How did the Volhynian Czechs end up in Ukraine?

Thousands of people from Bohemia seeking a better life settled in northern Ukraine in the 19th century.

Raymond Johnston

Written by Raymond Johnston Published on 04.03.2022 12:48:00 (updated on 04.03.2022) Reading time: 4 minutes

Earlier this week, a group of people with historical ties to the Czech Republic were evacuated to Prague from Zhytomyr, Malinovka, and other towns in northwest Ukraine. They were descendants of Czechs who had settled in what is now Ukraine during the last half of the 19th century. Some 88 people, including 46 children, came to the Czech Republic in three buses.

Zhytomyr has now been heavily damaged by Russian bombs, with a school, a hospital, and residential homes being hit.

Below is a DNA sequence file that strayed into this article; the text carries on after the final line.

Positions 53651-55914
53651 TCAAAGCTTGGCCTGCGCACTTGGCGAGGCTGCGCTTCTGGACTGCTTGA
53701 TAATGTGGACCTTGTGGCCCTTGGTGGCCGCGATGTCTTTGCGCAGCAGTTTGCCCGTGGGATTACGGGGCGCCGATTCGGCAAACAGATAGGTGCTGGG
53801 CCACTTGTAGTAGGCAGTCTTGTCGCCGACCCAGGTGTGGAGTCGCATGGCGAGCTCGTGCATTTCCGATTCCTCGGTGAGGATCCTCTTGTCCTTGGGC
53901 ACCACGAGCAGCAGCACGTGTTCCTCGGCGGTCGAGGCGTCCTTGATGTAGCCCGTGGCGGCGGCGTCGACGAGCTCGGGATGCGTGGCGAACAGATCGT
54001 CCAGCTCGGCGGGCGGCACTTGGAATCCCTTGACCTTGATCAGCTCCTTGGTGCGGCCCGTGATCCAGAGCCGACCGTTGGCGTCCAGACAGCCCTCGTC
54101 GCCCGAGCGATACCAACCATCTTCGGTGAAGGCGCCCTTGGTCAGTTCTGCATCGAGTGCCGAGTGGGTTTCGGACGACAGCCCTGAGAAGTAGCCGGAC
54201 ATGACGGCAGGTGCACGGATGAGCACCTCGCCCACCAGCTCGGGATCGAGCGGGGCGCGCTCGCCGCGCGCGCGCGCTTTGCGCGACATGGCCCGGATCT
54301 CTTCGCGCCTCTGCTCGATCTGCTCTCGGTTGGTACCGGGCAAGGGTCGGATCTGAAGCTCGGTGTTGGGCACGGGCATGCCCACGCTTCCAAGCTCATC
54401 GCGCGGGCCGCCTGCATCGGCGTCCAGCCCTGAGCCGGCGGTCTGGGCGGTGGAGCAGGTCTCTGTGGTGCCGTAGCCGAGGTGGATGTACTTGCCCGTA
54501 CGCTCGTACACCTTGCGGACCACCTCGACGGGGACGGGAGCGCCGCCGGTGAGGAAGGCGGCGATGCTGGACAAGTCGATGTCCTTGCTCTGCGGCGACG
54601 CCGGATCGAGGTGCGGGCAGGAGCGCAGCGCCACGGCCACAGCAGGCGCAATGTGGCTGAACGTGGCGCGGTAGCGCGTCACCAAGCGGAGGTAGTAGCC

This evacuation of the Volhynian Czechs (Volyňští Češi) from the war zone is just the most recent chapter in their turbulent and often tragic history. The group is now small, but at its height in the early 20th century they numbered over 100,000 and they found themselves at the crossroads of most of the significant events of the 20th and now the 21st centuries.

Zhytomyr and Ukrainian flags. Photo: iStock, Irik Bikmukhametov
Zhytomyr and Ukrainian flags. Photo: iStock, Irik Bikmukhametov

Between 1868 and 1880, about 16,000 Czechs left Bohemia for the promise of a better life in the Russian Empire, then under the control of the Czech Alexander II. (The Soviet Union wasn’t formed until 1922.)